Best course /degree for highest paying salary/profession

Deal Fanatic
Dec 11, 2008
8646 posts
Brown Thug wrote:
Jun 16th, 2018 4:51 pm
I think we can all agree that there are people in every field who make 80k+ quite easily or quickly, including sales, business, administration, etc. But if we are going to just look at the AVERAGE SALARIES within any field, then this is higher for professional fields like law, dentistry, and medicine. In business and sales, you will have people making 30-60k and you will have people making 80-150k. It is really a wide range, I would argue that the people who got into the higher range would have done so regardless of their education. I know a high school dropout making 100k+ in business now. You don't need a degree or diploma to succeed in this field.

P.S. To the Thread Creator who for some reason felt the need to attack Eragon because I was supporting his/her posts. I'm actually a graduate student now and made this account when I was in high school 8 years ago. If I could go back, I would make a different username, but I don't care which is why I'm still posting under this name. Why do you care what my username is?
This is quite true.

I know people who have great degrees and some who do not. In the end, for the most part, the ones who move up and make money are the ones who were going to anyways just because they have the ability to get there.

There are reasons why tons of people working at head office banks have the same degree/education but the obvious ones are the ones who move up and the ones will stay in the same role making less.
Aug 18, 2018
265 posts
SFO <==> YYZ
Old thread and OP got banned I know, but thought I'd share in case this benefits anyone.

If you're singularly focused on earning a high salary in the shortest amount of time possible, I suggest looking to our southern neighbors for opportunities. I say this with the caveat that you'll still need to be in at least the top 20% to even have a shot, but if you've made it that far, might as well see what the US has to offer rather than compete locally for non-existent positions. This mostly applies if you have a science degree and actually want to make a career out of it, rather than using it as a stepping stone to something better.

To give some actual numbers, when I finished my MSc in chemistry in 2012, I was offered a job at a local company with a starting salary of 50K with nothing else, while the US one offered me 60K + 5K signing bonus + 220 units of restricted stock (worth about 8K in 2012). All the more impressive when you consider that particular US company has a reputation of being "lean and cheap".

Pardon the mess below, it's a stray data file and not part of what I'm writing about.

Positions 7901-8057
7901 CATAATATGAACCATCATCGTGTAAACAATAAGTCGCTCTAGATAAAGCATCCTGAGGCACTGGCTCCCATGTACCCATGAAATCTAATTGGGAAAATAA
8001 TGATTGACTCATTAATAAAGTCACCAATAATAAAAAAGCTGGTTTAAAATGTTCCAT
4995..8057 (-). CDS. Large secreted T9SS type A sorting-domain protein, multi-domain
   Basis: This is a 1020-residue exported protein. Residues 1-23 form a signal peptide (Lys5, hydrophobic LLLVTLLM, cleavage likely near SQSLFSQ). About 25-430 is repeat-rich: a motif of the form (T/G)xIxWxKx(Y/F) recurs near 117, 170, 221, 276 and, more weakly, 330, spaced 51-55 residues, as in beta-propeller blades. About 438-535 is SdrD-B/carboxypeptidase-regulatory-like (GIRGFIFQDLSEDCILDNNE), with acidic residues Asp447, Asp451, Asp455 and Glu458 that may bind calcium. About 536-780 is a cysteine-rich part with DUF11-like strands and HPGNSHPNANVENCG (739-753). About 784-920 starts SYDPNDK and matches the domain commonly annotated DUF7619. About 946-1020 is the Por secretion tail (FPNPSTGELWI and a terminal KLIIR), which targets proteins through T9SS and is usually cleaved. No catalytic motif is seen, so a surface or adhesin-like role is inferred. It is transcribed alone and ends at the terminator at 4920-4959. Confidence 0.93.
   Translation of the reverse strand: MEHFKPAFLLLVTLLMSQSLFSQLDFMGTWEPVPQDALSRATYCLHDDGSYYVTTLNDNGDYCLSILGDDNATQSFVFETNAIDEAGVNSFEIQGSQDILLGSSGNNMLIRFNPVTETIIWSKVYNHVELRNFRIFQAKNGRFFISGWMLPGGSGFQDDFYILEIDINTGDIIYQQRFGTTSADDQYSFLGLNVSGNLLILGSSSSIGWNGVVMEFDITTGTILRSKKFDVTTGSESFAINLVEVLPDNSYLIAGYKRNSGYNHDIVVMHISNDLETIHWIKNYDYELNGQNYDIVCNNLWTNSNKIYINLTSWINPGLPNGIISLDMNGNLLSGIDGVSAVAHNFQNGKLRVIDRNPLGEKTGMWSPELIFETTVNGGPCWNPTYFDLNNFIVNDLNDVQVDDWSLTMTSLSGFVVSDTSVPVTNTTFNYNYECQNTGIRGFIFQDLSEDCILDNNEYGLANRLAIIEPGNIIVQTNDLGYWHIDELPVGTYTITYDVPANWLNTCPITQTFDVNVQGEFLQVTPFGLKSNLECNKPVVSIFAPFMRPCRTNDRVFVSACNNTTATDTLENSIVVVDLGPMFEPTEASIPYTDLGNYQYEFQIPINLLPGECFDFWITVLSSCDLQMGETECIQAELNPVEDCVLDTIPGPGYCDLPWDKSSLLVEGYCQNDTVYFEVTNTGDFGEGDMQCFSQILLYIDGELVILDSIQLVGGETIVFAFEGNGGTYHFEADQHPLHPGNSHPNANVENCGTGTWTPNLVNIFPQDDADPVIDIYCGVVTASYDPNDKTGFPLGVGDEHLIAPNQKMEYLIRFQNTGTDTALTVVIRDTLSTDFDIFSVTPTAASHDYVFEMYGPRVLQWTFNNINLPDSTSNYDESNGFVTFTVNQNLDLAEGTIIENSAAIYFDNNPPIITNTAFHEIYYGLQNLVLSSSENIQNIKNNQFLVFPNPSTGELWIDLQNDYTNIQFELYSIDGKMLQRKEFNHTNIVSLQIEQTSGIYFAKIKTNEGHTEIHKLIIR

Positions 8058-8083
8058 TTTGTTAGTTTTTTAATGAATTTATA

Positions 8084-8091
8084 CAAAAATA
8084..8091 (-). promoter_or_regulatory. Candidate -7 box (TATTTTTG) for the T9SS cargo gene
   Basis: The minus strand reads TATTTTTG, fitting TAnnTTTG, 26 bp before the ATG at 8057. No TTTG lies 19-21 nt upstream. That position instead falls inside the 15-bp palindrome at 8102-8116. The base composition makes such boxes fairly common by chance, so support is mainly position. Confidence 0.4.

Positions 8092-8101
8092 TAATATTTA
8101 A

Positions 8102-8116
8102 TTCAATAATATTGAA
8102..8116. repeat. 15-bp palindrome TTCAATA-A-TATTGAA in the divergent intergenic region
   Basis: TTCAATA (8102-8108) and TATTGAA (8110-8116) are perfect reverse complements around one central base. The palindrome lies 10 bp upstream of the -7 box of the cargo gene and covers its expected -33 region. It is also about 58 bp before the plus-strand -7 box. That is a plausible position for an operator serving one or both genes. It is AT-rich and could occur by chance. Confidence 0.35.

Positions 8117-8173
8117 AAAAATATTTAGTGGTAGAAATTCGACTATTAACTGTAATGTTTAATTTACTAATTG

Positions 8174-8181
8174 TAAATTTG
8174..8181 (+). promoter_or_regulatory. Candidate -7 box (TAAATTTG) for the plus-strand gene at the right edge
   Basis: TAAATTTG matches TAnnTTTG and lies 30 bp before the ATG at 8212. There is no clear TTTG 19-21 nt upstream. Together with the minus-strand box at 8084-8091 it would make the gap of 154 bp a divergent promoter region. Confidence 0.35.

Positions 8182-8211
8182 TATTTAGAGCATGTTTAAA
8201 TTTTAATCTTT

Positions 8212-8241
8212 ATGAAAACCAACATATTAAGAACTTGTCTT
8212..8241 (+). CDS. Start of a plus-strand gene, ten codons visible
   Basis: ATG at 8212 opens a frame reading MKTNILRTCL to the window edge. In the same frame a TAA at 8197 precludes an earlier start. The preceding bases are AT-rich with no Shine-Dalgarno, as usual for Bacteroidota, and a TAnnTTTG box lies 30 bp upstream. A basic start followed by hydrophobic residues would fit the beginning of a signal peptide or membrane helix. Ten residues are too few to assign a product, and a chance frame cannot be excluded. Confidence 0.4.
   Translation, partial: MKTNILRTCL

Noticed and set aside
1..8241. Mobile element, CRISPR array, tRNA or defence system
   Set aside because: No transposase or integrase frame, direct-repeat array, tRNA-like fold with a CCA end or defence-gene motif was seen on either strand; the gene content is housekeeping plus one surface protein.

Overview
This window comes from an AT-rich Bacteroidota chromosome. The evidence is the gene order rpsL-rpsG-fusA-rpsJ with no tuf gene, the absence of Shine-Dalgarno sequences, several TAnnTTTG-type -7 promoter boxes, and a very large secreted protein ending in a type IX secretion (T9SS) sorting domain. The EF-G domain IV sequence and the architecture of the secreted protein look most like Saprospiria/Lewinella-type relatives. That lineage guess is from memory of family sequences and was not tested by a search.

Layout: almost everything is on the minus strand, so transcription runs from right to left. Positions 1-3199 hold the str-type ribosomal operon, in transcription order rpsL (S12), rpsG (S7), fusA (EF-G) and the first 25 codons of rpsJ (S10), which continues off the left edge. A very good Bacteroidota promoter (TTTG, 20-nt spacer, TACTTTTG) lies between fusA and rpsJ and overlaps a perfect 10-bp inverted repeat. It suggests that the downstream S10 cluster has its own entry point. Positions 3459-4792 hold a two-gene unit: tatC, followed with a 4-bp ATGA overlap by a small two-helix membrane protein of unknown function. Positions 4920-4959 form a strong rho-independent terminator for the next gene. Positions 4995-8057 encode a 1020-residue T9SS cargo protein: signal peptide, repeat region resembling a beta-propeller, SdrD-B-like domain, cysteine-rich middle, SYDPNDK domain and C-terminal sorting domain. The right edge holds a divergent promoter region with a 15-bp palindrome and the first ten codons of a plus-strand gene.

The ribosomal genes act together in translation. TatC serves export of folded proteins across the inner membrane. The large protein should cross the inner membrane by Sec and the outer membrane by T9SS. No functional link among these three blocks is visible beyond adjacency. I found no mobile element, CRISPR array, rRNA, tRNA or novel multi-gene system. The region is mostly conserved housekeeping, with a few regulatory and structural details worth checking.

Oct 25, 2010
406 posts
Imho nothing wrong with the OP’s question. I asked the same thing at your age and had the marks to pursue the answer I was given. No need for personal attacks noted in this thread. My only advice OP is that you will likely find in the future that you wish you pursued something you are passionate about. Because if you do something you enjoy, you will have a much happier life. It’s hard to drag yourself to a job day day in day out that you might think is boring for example. Follow your dreams and because you love it you’ll end up making good money anyway. So ask yourself what would be your dream career and then figure out how you can do it.
Jan 4, 2007
51 posts
MissingHoursInPaystub wrote:
Jun 14th, 2018 12:01 pm
I am planning to go to college.
Will prefer anything, I mean anything, from biz to medical to engineering, doesn't matter as long as it gets the highest salary 80000$ pa at least.
Plz advice any course /degree.
Will like to hear about short term courses with very high salary, first.
Of course dont mind doing long courses as long as the salary is very high too.

Plz provide facts & numbers instead of opinions.
Use this or any similar one. The numbers are averages so take them with a grain of salt but it gives reasonable guidance on salary but more importantly what's involved in the job, future prospects, and how to get into the career.

Probably better advise would be to read some or all of these books. ... uffet.html
Deal Guru
User avatar
Feb 24, 2007
12922 posts
A degree in math (passing the step exam) and/or applied physics will prove your determination and your smarts. I have a soft spot with anyone with masters in actuarial science.